Walking is life at a different pace.


So much of my life has been spent rushing from one task to the next, one giant to-do list that is never completed.  Walking has changed that.

At the end of last summer, I bid adieu to my car, and began walking as my main mode of transportation.  Not having a car means no more excuses. I actually have to walk if I’m going to get to work. I have to walk to church.  I walk to most things I do – at least in part.  Even if I hop on a bus to run errands, at least some of the trip is done by walking.

When I walk, I am not in a rush.  It doesn’t matter how quickly I want to get somewhere, it still takes time to walk.

Walking has changed my mindset. I have begun noticing things that I never noticed in the three years of commuting from my present home to work. I can actually see things I’m passing.  Birds chirp around me.  Snow falls on me.  I get wet when it rains. People pass and greet me. I participate in the moments unfolding around me, instead of being wrapped up in road rage or contemplating the next tasks on my never-ending to-do list.

I discover a Canada goose up on top of an industrial building I pass. I actually notice it because its honk sounds like a dog barking, but I can’t see a dog around. The goose is clearly proud of itself up there, and I laugh out loud.  It is like a private joke God has made, and placed at just the time and place for me to notice and delight in his sense of humour.  Two days later, I see another goose up on top of a statue along the lakeshore. Again, I delight and laugh.

There is a place in the sidewalk where bird footprints were imprinted when the concrete was still wet.  I wonder about this – how was that bird heavy enough to leave its imprint? What happened? Why was the bird so curious about a new sidewalk? Did it survive the experience?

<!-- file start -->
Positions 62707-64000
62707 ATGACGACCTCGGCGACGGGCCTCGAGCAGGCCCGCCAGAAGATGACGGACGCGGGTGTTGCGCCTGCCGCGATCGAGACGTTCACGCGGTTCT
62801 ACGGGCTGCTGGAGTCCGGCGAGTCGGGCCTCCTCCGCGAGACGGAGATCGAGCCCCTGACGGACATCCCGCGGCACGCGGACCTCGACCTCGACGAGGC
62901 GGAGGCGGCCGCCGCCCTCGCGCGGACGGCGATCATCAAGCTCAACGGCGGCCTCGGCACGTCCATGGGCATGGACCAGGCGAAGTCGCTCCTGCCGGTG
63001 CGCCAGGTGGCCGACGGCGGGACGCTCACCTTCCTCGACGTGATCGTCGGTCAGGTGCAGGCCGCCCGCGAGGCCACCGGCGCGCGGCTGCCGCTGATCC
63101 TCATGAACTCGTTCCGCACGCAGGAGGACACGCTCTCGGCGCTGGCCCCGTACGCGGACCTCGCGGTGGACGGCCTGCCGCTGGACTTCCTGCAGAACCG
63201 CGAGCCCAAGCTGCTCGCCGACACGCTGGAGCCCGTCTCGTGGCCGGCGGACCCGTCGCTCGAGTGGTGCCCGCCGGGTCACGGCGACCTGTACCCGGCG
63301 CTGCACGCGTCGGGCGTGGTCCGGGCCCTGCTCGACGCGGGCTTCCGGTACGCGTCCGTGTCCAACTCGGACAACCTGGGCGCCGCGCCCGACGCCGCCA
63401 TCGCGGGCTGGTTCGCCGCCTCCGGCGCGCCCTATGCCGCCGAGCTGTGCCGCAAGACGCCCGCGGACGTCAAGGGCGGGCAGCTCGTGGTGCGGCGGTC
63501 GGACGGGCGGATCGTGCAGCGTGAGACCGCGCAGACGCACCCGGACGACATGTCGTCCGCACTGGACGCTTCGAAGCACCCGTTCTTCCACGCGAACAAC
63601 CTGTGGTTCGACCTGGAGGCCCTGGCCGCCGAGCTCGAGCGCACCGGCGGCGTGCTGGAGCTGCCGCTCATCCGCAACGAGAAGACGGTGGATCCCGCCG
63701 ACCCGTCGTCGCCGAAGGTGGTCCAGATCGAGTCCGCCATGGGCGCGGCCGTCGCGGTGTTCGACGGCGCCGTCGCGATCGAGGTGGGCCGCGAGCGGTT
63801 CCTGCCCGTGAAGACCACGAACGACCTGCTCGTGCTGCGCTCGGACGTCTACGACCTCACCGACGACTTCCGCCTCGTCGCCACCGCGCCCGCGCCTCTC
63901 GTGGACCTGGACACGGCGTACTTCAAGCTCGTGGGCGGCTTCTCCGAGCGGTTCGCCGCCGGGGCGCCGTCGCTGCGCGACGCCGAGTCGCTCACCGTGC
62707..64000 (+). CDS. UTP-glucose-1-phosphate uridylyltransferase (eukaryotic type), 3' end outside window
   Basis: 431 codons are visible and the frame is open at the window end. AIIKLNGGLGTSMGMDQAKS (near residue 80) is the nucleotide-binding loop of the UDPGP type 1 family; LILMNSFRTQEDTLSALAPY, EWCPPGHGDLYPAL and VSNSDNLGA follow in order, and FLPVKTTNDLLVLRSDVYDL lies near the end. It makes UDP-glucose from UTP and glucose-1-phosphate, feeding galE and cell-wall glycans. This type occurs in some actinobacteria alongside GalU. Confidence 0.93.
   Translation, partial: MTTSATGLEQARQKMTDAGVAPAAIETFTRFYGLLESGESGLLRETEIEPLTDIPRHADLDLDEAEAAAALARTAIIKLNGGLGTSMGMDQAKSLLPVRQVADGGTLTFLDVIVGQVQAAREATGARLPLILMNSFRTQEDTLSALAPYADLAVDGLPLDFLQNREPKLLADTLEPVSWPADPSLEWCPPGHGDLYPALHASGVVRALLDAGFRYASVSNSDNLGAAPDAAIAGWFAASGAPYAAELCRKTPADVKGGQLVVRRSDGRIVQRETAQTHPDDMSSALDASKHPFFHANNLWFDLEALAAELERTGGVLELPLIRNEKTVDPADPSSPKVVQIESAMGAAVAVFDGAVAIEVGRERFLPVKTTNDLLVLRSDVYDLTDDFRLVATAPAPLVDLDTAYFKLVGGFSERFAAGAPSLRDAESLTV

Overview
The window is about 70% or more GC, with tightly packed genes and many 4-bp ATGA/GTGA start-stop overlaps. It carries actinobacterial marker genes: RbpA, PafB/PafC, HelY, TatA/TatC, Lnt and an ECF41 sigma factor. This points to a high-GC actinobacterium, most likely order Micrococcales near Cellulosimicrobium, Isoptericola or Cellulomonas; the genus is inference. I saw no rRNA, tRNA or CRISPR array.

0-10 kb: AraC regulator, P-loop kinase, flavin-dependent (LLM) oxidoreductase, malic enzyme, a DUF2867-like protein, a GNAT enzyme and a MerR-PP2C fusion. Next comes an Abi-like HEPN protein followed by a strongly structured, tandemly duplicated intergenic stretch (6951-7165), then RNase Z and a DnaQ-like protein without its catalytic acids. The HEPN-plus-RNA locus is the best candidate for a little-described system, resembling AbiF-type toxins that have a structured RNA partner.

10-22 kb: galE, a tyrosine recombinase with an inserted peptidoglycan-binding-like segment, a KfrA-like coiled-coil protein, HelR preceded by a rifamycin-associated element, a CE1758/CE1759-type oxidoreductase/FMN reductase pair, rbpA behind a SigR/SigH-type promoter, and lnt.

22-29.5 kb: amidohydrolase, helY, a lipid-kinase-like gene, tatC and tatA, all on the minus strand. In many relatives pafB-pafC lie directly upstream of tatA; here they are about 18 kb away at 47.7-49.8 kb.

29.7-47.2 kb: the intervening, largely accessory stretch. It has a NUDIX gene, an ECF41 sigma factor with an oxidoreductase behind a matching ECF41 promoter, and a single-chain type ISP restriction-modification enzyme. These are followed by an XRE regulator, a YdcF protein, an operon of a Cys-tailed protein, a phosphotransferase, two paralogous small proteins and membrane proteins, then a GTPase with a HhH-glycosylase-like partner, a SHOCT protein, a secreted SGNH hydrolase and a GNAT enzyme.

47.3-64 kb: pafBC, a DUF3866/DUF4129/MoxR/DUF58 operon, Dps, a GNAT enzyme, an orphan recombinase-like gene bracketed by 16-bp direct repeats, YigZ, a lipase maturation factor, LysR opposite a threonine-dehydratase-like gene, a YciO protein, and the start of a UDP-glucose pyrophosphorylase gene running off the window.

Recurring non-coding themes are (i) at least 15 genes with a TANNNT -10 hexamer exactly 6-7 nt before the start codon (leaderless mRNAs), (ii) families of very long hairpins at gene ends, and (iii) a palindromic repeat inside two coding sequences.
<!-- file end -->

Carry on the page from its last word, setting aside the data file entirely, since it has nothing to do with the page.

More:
I meet many people as I walk.  Sometimes this is no more than eye contact and a smile as we pass.  Sometimes it is several friendly words.  Sometimes it becomes a conversation. Again – it has changed me from observer to participant in the world unfolding around me.


I had been pondering these thoughts for a while, and they were particularly coalescing yesterday over my long (25 kilometre) walk.  Then I ran into my newest friend Agnes on my walk home from church. Agnes lives a street over from me. I first met her about ten days ago while walking home from work.  She was bringing her groceries inside from her trunk, and I offered her a helping hand. She is a friend I would not have made while driving from place to place.

Agnes is turning 84 this summer.  As we chatted today, she said to me, “I have worked too hard all my life, and now I am too tired to enjoy what’s left of living.”

Her words stopped me short.  I am in danger of this very thing.  I am task oriented, celebrating my accomplishments and looking for meaning in success. I desperately need the reminder that life is more about the journey than the destination.


Maybe that is another reason why I am looking forward to this summer so much.  I need to relearn how to walk – to enjoy the journey instead of already looking to the next task on my to-do list. I will keep my mind on the destination, but I will participate in and enjoy the journey.

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